French Army Command & Structure for Beginners

 

Definition of terms: Strategic movement: The movements which brought the army to the battlefield. Battlefield strategy: The general plan of attack.

Grand Tactical Movement: The movements of large military organizations on the battlefield (Corps & Divisional). Tactics: The movements of small units: Brigades, Battalions & Companies.

 

The French Army is the most difficult to command of the three armies engaged in the 100 days Campaign because with them lies the burden of attack. For the beginning, even experienced player, coordinating all the various arms into a smoothly functioning offensive machine is difficult. However, there are ways to succeed. Most importantly, the beginning player must recognize Napoleonic structure and understand that the Napoleonic wargame is fundamentally different from any other. The reason for this is that the three Generals in command of the armies engaged in the 100 days campaign were all military geniuses of the first order. The military structure you inherit from them at Ligne and Waterloo can serve you as a base of operations for a full day’s Napoleonic struggle. The beginning player should strive to maintain this inherent organization for as long as possible. This will not necessarily lead to victory but you will never be badly beaten if you do so, even against the most experienced players.

 

Structure: The French Army structure at Waterloo is a classic example of perfect Napoleonic organization. With the centrally located Brussels road as the median axis, the French Army is absolutely balanced left, right and center. French II Corps and III Reserve Cavalry Corps are to the left. The I Corps and IV Reserve Cavalry Corps are to the right. In the center is a powerful reserve: VI Corps and its sturdy attached cavalry as well as the Imperial Guard with its cavalry arrayed right and left. Use the full screen map to gauge the structure. One feature of the Talonsoft battleground system is the jump map. Flash the jump map on and create an image of the French Army in its original dispositions. As the battle progresses, look frequently at the jump map. As the initial image slowly and progressively disintegrates, as it must, you will see the gradual deterioration of your original structure. As your structure erodes, so does control. In the beginning, all your units are in command and all are mutually supportive. As you commence to move thing around, structure breaks down and when it does, your problems multiply and the military situation becomes a mind-bending maze of arduous and often seemingly impossible decisions. Thus the essential problem: How does one wage a Napoleonic battle knowing that we must move units to attack and win, while maintaining the original Napoleonic organization for as long as possible?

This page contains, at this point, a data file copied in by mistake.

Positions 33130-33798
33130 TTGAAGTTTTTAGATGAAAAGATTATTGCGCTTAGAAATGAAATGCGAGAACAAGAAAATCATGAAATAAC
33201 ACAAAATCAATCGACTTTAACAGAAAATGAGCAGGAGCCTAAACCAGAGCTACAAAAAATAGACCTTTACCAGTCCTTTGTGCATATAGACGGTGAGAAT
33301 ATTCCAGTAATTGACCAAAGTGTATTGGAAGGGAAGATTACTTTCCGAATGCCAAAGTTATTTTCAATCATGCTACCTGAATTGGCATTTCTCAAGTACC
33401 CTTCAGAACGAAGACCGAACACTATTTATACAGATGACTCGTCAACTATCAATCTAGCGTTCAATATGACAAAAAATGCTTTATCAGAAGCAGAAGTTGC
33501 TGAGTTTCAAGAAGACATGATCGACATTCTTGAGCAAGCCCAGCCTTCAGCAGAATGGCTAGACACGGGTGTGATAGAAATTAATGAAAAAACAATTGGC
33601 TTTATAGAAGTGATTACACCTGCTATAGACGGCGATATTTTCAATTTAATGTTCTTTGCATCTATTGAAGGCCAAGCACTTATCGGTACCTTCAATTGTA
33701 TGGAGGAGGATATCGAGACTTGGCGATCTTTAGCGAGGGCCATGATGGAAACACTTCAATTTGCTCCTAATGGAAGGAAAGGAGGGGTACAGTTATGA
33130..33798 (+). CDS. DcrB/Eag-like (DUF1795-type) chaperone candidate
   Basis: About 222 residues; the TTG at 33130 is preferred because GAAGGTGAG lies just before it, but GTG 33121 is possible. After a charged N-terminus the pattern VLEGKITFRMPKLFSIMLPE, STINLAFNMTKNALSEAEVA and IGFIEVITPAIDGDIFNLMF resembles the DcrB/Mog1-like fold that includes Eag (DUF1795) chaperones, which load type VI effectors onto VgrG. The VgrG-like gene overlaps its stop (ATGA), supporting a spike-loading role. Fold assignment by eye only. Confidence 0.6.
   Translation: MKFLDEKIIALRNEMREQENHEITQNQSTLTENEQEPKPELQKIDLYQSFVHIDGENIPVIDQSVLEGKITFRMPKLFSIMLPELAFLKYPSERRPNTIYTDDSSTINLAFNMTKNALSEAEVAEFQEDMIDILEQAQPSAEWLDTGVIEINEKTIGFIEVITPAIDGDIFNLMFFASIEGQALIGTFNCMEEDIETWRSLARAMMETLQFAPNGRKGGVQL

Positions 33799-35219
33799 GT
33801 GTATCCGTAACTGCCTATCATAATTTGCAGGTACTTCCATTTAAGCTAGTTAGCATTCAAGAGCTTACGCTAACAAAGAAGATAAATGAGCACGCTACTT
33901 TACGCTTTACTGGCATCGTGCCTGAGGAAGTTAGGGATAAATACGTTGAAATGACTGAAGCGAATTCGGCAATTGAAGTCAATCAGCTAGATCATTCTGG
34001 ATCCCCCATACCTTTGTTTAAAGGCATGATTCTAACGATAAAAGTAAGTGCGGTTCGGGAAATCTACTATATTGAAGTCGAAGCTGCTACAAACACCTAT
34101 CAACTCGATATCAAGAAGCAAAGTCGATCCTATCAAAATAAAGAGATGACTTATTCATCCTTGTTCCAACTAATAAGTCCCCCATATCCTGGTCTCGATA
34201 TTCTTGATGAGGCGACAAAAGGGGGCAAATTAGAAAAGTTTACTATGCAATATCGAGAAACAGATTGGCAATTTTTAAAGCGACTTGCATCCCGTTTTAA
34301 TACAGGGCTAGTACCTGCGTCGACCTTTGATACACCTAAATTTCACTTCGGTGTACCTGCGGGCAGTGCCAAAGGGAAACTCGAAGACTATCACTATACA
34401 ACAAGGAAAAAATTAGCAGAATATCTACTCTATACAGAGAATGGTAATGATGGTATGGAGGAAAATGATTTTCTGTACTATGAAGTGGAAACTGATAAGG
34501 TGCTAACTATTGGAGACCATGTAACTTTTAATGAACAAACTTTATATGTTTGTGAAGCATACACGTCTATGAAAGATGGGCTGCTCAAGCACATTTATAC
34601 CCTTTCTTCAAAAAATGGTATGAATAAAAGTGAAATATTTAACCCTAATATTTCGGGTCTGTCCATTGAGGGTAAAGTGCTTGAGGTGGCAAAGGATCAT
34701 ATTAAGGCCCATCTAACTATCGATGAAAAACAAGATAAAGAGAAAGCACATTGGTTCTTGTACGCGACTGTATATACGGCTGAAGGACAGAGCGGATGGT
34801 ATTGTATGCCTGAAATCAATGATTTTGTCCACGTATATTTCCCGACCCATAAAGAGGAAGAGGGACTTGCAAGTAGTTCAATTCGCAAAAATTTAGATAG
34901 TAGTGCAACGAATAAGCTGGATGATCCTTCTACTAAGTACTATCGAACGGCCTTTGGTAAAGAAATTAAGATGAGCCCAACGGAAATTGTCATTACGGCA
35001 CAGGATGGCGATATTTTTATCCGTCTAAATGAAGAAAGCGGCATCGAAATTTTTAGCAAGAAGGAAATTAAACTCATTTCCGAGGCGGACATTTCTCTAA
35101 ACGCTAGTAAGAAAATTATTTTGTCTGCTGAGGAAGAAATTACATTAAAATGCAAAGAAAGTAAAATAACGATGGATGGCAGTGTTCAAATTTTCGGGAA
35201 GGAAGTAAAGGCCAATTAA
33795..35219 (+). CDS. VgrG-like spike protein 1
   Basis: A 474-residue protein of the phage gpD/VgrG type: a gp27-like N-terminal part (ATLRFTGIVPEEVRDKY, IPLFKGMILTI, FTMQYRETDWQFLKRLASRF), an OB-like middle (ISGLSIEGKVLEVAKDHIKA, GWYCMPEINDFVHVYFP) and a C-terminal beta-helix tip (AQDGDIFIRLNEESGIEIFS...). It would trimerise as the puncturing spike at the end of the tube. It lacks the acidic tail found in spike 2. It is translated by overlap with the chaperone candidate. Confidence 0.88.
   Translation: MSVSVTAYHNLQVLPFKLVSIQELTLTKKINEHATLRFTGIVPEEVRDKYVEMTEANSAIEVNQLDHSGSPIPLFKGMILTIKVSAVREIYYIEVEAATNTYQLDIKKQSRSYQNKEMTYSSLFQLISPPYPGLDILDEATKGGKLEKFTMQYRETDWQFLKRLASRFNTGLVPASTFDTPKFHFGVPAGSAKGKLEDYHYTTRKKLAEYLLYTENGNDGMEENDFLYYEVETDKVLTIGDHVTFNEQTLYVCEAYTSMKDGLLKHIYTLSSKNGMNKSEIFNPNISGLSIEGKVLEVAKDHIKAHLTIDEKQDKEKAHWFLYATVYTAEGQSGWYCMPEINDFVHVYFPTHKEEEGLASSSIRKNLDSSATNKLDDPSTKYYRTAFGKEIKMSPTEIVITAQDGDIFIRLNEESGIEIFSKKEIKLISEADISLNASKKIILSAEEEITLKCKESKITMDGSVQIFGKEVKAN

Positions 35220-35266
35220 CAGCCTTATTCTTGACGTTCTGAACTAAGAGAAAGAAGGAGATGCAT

The answer to this intrinsic problem is to fight the battle with as few units as possible, relying upon ECONOMY to defeat the opponent while reducing one’s own organizational and command problems. For example, the French Army at Waterloo consists of 12 infantry divisions, 24 brigades, and c. 75 infantry battalions which usually detach hundreds of skirmish companies. There are also 10 cavalry divisions, of 21 brigades, which can be broken down into, again, at least a hundred squadrons. If you begin the game, as many experienced players do, by moving every unit, you have therefore hundreds of both tactical and strategic problems to deal with every time you crank up. Not only is this very time consuming, but the myriad of decisions you need to make both on a small unit tactical level (zones of control, formation changes, enemy fire etc.) and large scale strategic level (where to go with each large scale organization, are they in command?, are they mutually supportive?, etc.) will, especially for the beginning player, lead to organizational problems, strategic errors and eventual rout & defeat. When you play the French in the Twin Battles (PTW) add on another 10 divisions of infantry and 6 divisions of cavalry. If you put every unit on the road immediately, you are faced with more than enough decisions to baffle even the most experienced wargamer, if not the military genius. Since most of us are not the latter (myself included), they way to reduce decision making and the prospect for error is to discern the structure we inherit from Napoleon and to maintain that construction for as long as possible. Fundamentally, you begin the game with an army assembled for you by a military genius. That makes you a genius on game turn one, if not later.

 

I’ve made these arguments before in the Napoleonic Forum and dissenting voices say that the French deployments at Waterloo are flawed because Napoleon did not know the Prussians were coming from the east. However, none of those voices could ever logically offer better dispositions. One suggestion was to deploy the centrally located VI Corps further east. However, that only reduces French flexibility with no appreciable gain; since at its central position VI Corps can deal with the Prussians but also be used left and center if one chooses to deal with the Prussians in another way. Another suggestion was to deploy II Corps further west to facilitate a turning movement left. This idea comes without appreciation about just how difficult it is to deploy 80,000 men for battle sans enemy interference: For if you move too close or fundamentally threaten the enemy’s position they will start shooting. The trick is to gauge that fine line correctly and to then successfully deploy the army so that one’s strategic vision, which is the idea behind the dispositions, may be carried out upon one’s own fashion, in a rapid or leisurely manner. If you think army deployment is easy, use the scenario editor and place the French Army at dawn in the vicinity of the Brussels road and Placenoit and attempt to deploy against an active opponent.